Set up your own experimental server¶
While testing your experiment, the web pages you navigated were on the LIONESS Lab server. This server is for development purposes only. For conducting your online experiment, you need to put your LIONESS experiment on your own server.
Download your experiment¶
The first step to copy your LIONESS experiment on your own server, is to download your experiment. In your LIONESS Lab page, click compile and test and select download experiment.
The experimental pages will be downloaded as a .zip file. When you unzip this file, you will see a folder with mainly PHP files. These are the experimental pages (with names stage and wait followed by a number), as well as a number of helper files for e.g. regulating the experimental flow. For running a LIONESS experiment, you will have to upload these files to your own server.
Set up your server in a few simple steps¶
For running an interactive experiment it is a good idea to use a server with enough computational power to handle many connections and data traffic simultaneously. Such servers are widely available at low cost from different providers (for example Google cloud Google Cloud and Amazon Web Services ). Here we describe how to set up your own virtual server in Google Cloud using the Bitnami service. Bitnami helps you to set up a virtual server and install all necessary programs with only a few clicks. You can use this service to rent a powerful server for the duration of your session. In our experience with previous LIONESS experiments, Bitnami’s small server suffices for smoothly running experimental sessions with up to 500 participants. A small server by default consists of 1 CPU and 1.7 GB RAM. That said, server requirements can vary with experimental design (e.g. amount of code or media files added by the user), so as a general rule, it is better to stay on the safe side and rent a relatively powerful server. After a session is over you take the server offline. The costs of renting a virtual server for a typical session of around 2 hours will cost you only a tiny fraction (typically less than $1.00) of the amounts that participants will usually earn.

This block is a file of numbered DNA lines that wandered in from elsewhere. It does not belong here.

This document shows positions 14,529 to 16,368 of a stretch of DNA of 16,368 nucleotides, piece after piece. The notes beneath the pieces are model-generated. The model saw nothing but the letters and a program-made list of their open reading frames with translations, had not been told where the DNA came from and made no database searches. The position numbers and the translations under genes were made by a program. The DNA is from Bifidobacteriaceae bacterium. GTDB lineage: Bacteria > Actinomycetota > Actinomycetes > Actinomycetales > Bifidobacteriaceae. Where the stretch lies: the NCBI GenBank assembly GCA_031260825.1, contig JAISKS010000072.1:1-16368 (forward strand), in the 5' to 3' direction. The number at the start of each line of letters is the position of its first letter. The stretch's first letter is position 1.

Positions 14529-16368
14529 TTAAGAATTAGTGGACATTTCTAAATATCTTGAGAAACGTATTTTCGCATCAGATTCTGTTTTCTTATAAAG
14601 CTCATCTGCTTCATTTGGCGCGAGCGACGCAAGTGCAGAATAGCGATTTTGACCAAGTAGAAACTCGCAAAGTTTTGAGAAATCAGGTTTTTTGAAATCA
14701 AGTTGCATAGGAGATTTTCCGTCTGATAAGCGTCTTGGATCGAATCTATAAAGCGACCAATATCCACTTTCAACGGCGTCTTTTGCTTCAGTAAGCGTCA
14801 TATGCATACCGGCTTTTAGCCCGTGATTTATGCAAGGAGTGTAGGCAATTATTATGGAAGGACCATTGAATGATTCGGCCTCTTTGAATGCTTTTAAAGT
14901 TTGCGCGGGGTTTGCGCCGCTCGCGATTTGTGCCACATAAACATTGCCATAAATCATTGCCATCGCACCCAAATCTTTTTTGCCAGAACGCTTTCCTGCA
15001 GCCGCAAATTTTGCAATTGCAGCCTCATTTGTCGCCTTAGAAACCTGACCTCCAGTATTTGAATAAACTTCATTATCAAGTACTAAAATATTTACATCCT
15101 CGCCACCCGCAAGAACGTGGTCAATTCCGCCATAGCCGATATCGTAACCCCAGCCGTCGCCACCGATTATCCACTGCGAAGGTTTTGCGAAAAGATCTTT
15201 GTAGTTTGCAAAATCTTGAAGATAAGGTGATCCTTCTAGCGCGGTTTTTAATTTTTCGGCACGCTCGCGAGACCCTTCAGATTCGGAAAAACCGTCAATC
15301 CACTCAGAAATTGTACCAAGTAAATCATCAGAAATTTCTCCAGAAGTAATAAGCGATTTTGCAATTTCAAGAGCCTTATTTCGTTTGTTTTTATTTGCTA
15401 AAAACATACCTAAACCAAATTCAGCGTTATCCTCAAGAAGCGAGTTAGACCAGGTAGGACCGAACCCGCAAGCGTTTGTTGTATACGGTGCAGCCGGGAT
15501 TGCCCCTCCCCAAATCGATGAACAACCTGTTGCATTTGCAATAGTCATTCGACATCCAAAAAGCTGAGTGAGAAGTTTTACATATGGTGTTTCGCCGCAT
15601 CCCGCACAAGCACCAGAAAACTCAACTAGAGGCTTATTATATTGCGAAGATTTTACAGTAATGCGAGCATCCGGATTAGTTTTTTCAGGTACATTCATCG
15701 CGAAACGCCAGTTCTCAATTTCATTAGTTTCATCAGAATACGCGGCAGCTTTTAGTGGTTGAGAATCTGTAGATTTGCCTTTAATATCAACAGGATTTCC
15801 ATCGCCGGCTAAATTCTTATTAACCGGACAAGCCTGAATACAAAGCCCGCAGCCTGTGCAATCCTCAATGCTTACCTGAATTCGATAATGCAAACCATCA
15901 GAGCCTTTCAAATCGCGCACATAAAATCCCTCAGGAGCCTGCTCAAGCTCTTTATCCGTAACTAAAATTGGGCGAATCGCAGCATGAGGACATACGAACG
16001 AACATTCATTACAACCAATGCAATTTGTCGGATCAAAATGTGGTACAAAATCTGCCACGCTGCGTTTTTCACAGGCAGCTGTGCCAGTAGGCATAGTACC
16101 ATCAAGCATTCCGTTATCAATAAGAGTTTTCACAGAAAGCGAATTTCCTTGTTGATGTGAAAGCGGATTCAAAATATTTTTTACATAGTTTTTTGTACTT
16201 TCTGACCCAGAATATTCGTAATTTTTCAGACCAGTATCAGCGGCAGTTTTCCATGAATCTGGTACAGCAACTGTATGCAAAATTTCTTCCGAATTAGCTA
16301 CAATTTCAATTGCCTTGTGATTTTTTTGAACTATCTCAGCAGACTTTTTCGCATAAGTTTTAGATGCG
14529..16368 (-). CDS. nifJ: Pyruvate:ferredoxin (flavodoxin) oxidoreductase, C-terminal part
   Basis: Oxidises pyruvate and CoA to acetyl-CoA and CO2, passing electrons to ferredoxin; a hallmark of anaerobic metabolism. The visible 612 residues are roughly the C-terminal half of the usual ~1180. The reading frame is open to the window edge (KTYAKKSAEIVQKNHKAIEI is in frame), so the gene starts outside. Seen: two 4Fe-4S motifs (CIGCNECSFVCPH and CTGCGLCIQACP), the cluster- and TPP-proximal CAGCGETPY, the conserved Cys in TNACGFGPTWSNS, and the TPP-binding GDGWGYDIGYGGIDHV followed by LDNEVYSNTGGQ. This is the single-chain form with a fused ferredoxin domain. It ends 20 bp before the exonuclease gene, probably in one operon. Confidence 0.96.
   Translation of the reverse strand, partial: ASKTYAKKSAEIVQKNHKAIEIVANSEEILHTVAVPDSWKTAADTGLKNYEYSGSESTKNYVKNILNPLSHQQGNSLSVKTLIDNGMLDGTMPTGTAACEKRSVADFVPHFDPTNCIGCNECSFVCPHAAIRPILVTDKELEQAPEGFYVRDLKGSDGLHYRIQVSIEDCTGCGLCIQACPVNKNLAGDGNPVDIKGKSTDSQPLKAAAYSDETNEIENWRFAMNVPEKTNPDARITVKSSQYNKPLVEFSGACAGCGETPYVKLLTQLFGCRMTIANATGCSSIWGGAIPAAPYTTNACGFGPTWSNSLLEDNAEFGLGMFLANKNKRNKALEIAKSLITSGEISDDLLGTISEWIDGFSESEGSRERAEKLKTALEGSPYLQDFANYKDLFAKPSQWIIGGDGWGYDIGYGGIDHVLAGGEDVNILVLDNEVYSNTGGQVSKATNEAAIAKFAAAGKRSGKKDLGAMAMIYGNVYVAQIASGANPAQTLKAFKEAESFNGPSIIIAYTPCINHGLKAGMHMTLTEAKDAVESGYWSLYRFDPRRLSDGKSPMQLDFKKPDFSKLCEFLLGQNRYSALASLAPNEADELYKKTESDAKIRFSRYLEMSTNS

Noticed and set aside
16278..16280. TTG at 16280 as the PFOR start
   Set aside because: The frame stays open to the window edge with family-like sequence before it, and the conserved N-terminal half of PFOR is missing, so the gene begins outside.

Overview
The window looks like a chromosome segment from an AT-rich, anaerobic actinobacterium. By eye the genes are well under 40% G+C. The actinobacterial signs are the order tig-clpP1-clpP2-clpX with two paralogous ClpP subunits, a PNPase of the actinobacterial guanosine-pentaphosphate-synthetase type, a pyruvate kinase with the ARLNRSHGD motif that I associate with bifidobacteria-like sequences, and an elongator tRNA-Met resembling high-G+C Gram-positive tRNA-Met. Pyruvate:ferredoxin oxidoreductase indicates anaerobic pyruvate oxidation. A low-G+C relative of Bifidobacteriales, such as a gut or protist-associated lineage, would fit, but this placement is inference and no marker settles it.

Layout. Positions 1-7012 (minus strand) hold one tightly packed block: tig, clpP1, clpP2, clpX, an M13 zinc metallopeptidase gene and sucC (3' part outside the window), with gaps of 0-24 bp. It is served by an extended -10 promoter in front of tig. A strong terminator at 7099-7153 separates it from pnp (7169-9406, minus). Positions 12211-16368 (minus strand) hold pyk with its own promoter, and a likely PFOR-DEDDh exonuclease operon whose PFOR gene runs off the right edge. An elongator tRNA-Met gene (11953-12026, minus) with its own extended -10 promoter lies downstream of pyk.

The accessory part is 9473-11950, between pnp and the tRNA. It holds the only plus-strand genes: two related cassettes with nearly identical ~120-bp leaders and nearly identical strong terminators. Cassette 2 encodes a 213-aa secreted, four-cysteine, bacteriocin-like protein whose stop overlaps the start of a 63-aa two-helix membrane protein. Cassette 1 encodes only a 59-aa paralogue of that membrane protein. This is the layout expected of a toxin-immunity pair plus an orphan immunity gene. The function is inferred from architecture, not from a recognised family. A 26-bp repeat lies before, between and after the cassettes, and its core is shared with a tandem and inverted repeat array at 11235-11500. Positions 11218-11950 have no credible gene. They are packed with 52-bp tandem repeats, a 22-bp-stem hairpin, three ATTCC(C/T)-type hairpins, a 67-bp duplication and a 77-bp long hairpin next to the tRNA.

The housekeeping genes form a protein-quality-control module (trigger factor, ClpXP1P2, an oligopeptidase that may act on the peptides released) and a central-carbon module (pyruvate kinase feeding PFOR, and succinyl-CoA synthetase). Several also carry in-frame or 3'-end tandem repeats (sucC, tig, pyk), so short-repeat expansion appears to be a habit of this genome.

If you already have a server running and you know how to operate it, you can skip the next section.
You do not need advanced technical skills to set up a virtual server. Bitnami has a user-friendly point-and-click interface to do this. Here we briefly run you through how to set up your server with Bitnami in the Google Cloud.
- Go to the bitnami website and create a free account.
- You receive an email from bitnami to confirm and activate your account.
- For your LIONESS experiment, you need to set up a so-called LAMP stack, which you can do here.
- Choose Launch in the cloud by clicking the button.
- To start a Virtual Machine, you need to start a project in your cloud account. A menu will guide you through some basic settings in the developer console. This will enable a few features essential for a server to run on the machine (like the application programming interface (API), and billing details). The brief instructions on the Bitnami website make this a straightforward process.